Justin Wolfers at the Freakonomics blog asks What Exactly Concerns Us About Gas Prices? He notes that many voters seem to believe that petrol price are "high" and that "something oughta be done about it." Wolfers offers the following six possible reasons for people being concerned about petrol prices.
1. Relative prices: Are people frustrated that a gallon of gas now requires more foregone “stuff.” Or alternatively phrased, are they concerned about the low relative price of “stuff”? Stated this way, it sounds a bit odd that we are so upset that the benefit of giving up one more gallon of gas is now a heckuva lot more stuff. (Indeed, environmentalists should be thrilled.)Number 1 is just prices doing what they should do, provide information about relative scarcity. This is the effect that gives people the incentive to reduce their consumption of petrol - which is why the environmentalists should be thrilled. As noted, the question with 2 is, What is the right price level? Number 4 is the focus of much discussion by macroeconomists, although its not clear just how concerned about the inflationary effects we should be. In the short-run number 5 is clearly important, but less so over the longer term. Also 5 tends, in many discussions, to be too easily confounded with 3 and 6. In addition, Wolfers notes
2. Absolute prices: Are people concerned about the change in the absolute average price level? The consumer price index is currently 216.632; is this too high? If so, what is the right average price level?
3. Real wages: Is the real concern about the average price level relative to (nominal) incomes? That is, if the average price level rises but our money incomes stay the same, we tend to cut back on both gas and “stuff.” If so, I have some good news: money income typically rises roughly in tandem with the average price level, keeping the real wage constant. And if you think the current episode will be an exception to this rule, then are your concerns about the gas market or the labor market — and does this change what “oughta be done”?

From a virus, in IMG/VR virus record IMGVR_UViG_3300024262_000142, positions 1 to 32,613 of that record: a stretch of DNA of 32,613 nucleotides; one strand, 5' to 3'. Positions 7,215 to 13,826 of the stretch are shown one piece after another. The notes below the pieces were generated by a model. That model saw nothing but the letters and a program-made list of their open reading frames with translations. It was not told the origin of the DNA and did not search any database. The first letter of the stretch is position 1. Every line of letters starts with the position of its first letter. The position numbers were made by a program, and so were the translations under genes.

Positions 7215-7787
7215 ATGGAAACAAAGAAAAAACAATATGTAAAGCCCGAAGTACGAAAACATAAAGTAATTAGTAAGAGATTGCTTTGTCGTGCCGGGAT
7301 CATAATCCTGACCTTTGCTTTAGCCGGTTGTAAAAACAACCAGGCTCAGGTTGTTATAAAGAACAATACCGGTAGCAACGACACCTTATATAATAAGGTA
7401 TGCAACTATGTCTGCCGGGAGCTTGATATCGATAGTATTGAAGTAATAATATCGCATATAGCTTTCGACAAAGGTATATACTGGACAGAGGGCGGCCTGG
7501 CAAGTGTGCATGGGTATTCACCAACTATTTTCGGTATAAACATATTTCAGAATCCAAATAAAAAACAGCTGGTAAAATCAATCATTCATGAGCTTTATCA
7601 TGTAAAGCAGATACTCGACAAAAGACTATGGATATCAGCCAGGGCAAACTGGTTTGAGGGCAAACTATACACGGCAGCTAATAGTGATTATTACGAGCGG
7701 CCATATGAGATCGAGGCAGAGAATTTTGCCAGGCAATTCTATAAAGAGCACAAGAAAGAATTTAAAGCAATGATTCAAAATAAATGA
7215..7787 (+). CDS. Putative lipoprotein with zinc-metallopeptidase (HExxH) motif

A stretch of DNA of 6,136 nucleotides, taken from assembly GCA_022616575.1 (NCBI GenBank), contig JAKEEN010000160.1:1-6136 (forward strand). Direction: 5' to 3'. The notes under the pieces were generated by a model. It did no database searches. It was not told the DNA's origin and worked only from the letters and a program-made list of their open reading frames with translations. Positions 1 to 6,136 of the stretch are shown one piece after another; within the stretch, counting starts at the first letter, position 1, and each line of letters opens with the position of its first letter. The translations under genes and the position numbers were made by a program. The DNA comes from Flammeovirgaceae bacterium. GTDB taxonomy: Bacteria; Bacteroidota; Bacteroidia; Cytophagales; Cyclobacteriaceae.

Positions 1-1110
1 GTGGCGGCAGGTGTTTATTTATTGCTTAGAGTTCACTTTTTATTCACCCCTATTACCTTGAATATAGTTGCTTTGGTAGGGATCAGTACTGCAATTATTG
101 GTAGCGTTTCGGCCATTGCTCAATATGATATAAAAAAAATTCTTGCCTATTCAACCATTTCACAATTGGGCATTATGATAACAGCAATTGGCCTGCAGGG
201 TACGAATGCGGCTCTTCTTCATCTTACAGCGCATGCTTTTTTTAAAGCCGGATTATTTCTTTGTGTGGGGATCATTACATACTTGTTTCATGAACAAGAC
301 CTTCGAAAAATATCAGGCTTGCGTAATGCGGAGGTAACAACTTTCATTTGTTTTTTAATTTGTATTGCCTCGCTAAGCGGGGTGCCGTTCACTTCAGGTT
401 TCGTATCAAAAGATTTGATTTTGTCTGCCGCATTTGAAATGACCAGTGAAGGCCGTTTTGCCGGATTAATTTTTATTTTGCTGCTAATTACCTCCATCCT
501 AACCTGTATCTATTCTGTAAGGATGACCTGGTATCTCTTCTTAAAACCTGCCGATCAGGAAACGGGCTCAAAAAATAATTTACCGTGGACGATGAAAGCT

4. Inflation: There are also concerns about the rate of change of gas prices (#2 is about the level, not the change) and how this may impact inflation. However while gasoline and oil futures markets suggest that current high prices are here to stay, they aren’t expected to continue rising.
5. Reallocative costs of changes in relative prices: In the long run we will learn that a Pruis does as good a job at getting you to work as a Hummer and at a much lower cost. But in the short run, it will be expensive to shut down Hummer production and expand Prius production.
6. Redistribution due to changes in relative prices: It is unsurprising that the loudest gas-price whining is coming from those in the exurbs whose house prices have fallen due to higher commuting costs. But what is missing here is the urban homeowners who have simply kept quiet about their gains. In many cases one group’s losses are roughly offset by another group’s gains.
... because we rarely see pictures of workers enjoying their compensatory cost-of-living wage rises or investors in urban housing or green companies rejoicing that their investments have paid off, too often we focus only on the losses but miss the gains.This leaves 3. In fact nominal wages will probably continue to rise in line with the increase in the average price level, that is inflation. The problem is that when each person gets their wage increase, they think that it is a reward for their hard work and ability, rather than just an adjust for the increase in the cost-of-living. Wolfers puts it this way
So each year we think that our employer realizes we are ever more brilliant, even as rising gas prices steal more from our paychecks. But workers should be tipped off that it isn’t just a coincidence that each year these two forces tend to balance out.All this leads to the question, Are we over-emphasizing the importance of high petrol prices?